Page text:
Viswanathan Anand failed to break through the defences of local lad Francisco Pons Vallejo and had to settle for a draw in the 12th round of the 22nd Linares Super Grandmasters Chess tournament on Tuesday.
The loss put Anand almost out of championship race in the seven-player double round-robin tournament being played under classical time control, as Russian Garry Kasparov took a decisive step forward for his ninth tournament title after crushing Britain's Michael Adams.
Kasparov moved to a near unassailable score of 7.5 points out of a possible 10 and is now virtually assured of the title and the winner's purse of 100,000 Euros barring any disaster in the two remaining rounds as Bulgarian Veselin Toaplov and Anand are now 1.5 points adrift of the leader.
Hungarian Peter Leko is a distant fourth right now with five points while Adams remained on fifth position with 4.5. Vallejo and FIDE world champion Rustam Kasimdzhanov of Uzbekistan share the sixth spot on 3.5 points.
In the other encounter of the day, Topalov outplayed Kasimdzhanov.
This certainly was not Anand's day as he was pushed to the wall in trying too hard for a victory. Given the tournament situation it was imperative for Anand to win as a draw would not have helped his cause especially after Kasparov pounded Adams in quick time.
Anand's opening surprise was met by the Hedgehog set-up and Vallejo was just content hanging in there with some precise defensive moves even as Anand emerged with a slightly better middle game.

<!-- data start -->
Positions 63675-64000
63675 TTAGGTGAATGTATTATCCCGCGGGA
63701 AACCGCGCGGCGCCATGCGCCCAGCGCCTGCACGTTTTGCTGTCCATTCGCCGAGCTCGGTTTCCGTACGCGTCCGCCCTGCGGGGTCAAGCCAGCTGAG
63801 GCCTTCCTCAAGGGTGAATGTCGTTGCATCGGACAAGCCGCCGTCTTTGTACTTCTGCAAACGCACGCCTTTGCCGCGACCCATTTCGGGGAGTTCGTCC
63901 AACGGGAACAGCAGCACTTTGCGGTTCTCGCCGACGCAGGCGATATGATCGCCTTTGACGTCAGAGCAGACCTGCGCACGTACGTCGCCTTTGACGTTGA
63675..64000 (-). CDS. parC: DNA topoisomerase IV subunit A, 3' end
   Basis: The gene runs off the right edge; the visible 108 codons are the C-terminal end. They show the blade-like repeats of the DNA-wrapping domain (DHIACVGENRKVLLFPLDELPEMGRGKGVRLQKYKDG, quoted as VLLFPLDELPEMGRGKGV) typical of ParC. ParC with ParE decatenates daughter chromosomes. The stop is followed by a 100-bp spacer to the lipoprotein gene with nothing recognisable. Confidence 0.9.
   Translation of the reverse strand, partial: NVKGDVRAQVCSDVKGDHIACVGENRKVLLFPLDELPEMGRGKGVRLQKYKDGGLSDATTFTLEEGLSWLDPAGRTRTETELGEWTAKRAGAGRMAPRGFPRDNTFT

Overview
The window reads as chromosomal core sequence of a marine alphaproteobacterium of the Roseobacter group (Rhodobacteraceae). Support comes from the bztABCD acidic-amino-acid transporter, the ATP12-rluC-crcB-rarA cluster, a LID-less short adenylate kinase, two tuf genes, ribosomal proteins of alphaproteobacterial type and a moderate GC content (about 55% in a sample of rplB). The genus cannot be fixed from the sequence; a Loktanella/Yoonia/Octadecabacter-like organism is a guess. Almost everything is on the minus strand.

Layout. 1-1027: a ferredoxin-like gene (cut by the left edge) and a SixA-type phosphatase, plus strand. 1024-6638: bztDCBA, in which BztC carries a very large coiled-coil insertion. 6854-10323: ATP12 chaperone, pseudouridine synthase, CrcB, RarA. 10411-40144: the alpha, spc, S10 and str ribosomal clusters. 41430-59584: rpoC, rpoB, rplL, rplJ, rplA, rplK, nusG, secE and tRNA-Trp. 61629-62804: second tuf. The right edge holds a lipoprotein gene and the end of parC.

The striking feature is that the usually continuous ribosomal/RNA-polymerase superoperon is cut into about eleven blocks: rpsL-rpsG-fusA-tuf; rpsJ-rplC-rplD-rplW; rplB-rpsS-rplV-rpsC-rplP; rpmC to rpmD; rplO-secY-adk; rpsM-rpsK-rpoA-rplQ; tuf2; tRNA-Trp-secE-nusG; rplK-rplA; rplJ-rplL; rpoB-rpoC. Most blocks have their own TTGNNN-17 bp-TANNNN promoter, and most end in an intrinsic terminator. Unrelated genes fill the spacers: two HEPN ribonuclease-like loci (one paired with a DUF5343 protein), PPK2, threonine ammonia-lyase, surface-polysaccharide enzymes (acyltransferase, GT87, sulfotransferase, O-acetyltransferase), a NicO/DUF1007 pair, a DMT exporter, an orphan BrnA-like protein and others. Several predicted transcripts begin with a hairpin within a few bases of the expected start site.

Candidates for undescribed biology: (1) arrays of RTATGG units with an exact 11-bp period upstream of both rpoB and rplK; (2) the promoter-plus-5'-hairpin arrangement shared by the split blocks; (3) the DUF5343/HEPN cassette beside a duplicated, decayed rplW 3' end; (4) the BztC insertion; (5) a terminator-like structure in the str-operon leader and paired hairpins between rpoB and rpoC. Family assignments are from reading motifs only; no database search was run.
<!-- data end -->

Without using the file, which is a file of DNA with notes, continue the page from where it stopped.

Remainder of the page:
However, as the Indian ace strove harder for victory after the trade of queens, Vallejo found active play on the queenside that resulted in a pawn plus rook and pawn ending for him.
Thereafter, Anand's famous defensive tricks were on display and with a consistent effort he deprived Vallejo of his first victory in the tournament. The peace was signed in 67 moves.
Kasparov was in his element in getting past Adams, who played the white side of a Sicilian Nazdorf.
Going for the delayed English attack the Englishman's plan never got going as Kasparov built a commanding position on the queenside with excellent coordination of pieces.
Ripping apart white's castled position, the Russian offered a queen sacrifice on the 25th move that could not be accepted and just one move later forced resignation.
This was Kasparov's fifth victory in the tournament besides five draws.
Topalov also went for the blood against Kasimdzhanov and had little troubles in achieving the victory.
Playing black, Kasimdzhanov employed the Queen's gambit declined and soon after the opening he was saddled with a slightly passive position. Topalov built on his position quickly and even though the pieces got traded at regular intervals there was little disputing white's advantage that grew rapidly after move 25.
Kasimdzhanov resigned when Topalov threatened a final onslaught on the 32nd move.